REPORT: Australian Spies Hold 1.8 Million 'Master Keys' For Private Communications In Indonesia

Edward SnowdenEdward Snowden. Photo: Getty / File

Australian spies have obtained almost two million “master keys” used to secure private communications from Indonesia’s Telkomsel mobile network and developed ways to decrypt almost all of them, according to a report based on documents from former NSA contractor Edward Snowden.

In a period of deteriorating relations between the Australian and Indonesian governments – Australia’s ambassador in Jakarta was summoned for a “dressing down” last week – the documents, reported in The New York Times, contain further revelations of Australian spying activities and intelligence-sharing with the US.

The report says Australian spies were listening in on conversations between Indonesian government officials and an American legal team, engaged to advised on trade disputes. The Australians offered to share the information back to the US National Security Agency, according to a document dated from February 2013.

The documents do not state which law firm was involved, although the NYT reports that in the period in question, a firm called Mayer Brown was retained by Indonesia to advise on trade disputes.

Those disputes included a disagreement between Jakarta and Canberra over Australia’s new plain-packaging laws for cigarettes.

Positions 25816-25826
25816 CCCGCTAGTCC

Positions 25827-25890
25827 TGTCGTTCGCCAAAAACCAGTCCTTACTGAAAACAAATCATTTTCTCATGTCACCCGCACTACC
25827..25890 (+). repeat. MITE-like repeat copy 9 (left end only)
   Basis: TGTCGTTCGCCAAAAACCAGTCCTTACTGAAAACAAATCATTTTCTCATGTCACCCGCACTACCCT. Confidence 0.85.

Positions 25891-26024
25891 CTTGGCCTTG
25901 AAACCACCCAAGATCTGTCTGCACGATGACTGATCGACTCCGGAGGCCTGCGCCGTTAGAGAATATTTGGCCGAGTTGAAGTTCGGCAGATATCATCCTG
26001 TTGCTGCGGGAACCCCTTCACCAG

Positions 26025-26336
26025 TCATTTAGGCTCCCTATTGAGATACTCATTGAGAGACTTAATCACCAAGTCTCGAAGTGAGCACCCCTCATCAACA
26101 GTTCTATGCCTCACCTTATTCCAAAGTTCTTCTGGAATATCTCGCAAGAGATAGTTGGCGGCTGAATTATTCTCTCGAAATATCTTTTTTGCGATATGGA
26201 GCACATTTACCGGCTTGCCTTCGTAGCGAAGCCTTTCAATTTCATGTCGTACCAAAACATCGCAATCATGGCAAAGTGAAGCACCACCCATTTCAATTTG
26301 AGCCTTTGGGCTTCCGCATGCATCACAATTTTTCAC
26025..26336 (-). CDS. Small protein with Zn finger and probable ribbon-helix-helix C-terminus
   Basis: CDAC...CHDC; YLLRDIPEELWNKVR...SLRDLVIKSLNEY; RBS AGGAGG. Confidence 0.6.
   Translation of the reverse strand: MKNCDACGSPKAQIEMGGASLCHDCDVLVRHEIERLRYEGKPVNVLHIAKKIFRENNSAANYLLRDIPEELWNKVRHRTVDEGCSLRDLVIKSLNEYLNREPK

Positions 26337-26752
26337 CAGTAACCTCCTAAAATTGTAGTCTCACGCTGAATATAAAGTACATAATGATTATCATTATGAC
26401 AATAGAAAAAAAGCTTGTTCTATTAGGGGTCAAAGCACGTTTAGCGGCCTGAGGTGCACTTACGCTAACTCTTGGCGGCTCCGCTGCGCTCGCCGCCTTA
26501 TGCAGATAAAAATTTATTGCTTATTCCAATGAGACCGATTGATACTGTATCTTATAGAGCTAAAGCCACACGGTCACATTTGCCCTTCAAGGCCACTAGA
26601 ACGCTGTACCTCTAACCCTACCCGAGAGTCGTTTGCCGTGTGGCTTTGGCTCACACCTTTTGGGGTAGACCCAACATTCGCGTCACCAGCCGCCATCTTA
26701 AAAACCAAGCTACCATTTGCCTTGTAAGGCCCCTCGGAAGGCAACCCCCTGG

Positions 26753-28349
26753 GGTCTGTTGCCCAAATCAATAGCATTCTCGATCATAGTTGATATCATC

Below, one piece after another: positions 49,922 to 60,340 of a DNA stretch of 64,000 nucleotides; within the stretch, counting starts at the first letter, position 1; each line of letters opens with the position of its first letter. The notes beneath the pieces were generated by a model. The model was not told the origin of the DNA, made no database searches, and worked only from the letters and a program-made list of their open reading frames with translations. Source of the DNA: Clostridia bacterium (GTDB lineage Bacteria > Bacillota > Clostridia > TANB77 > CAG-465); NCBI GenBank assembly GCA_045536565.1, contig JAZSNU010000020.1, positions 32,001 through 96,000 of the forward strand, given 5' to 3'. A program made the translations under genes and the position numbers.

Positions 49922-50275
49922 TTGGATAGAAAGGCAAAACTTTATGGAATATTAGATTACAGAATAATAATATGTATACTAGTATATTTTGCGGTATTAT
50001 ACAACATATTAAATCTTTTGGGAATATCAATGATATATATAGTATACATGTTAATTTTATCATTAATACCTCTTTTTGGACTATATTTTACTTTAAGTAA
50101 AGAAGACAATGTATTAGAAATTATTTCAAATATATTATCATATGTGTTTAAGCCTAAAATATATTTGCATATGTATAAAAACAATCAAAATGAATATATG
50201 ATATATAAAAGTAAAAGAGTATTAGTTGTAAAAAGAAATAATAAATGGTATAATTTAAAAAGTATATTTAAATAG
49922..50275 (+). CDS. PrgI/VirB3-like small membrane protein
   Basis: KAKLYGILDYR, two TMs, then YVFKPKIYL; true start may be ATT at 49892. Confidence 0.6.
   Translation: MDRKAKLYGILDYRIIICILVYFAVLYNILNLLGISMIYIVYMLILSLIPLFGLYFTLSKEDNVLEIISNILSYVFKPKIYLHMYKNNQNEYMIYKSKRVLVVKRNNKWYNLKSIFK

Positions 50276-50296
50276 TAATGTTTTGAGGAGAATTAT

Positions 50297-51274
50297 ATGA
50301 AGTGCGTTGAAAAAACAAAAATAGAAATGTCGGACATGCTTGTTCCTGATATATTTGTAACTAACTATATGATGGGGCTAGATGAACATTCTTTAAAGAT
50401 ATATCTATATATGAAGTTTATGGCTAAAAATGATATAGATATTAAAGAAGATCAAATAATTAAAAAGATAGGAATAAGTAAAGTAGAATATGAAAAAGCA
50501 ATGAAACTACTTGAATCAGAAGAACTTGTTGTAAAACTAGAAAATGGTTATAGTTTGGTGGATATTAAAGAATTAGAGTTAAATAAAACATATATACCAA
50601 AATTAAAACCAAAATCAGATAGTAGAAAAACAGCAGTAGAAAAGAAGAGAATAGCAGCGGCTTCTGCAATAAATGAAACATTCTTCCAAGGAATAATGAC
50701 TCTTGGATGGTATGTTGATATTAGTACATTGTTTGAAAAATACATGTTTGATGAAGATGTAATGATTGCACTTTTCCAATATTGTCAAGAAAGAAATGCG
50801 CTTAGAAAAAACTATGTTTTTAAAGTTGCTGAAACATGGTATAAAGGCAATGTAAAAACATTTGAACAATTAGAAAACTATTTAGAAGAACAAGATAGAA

It’s one of the rare times that eavesdropping on US citizens by the NSA’s intelligence-gathering operations have been exposed, and also shows an extensive economic espionage program between the US and its allies.

Relations between Indonesia and Australia have been increasingly strained in recent months. Last year it emerged that Australian spies had tried to tap the phone of the Indonesian president, Susilo Bambang Yudhoyono, and other key ministers in his government.

The ministerial phone-tapping revelations, also based on documents leaked by Snowden, emerged as Australia had started to implement a tough new border protection regime involving sending boats carrying asylum seekers trying to reach Australia back to Indonesia waters.

Last week Australia’s ambassador in Jakarta was summoned by Indonesia’s foreign minister to be told that a new tactic of sending asylum seekers back to Indonesia using special lifeboats was an “unacceptable” escalation in the border protection policy.

Deputy opposition leader Tanya Plibersek said yesterday that Australia and Indonesia were now in “open conflict” and called on the government to start repairing the relationship.

The further revelations of Australia’s intelligence-sharing, including what appears to be over trade disputes, could complicate diplomatic effort.

The NYT reports:

The N.S.A. has given the Australians access to bulk call data from Indosat, an Indonesian telecommunications provider, according to a 2012 agency document. That includes data on Indonesian government officials in various ministries, the document states.

The Australians have obtained nearly 1.8 million encrypted master keys, which are used to protect private communications, from the Telkomsel mobile telephone network in Indonesia, and developed a way to decrypt almost all of them, according to a 2013 N.S.A. document.

Telkomsel is Indonesia’s largest mobile network, and one of the six largest telcos in the world.

The NYT report says most of the collaboration between the Australian Signals Directorate and the NSA “is focused on Asia, with China and Indonesia receiving special attention.”

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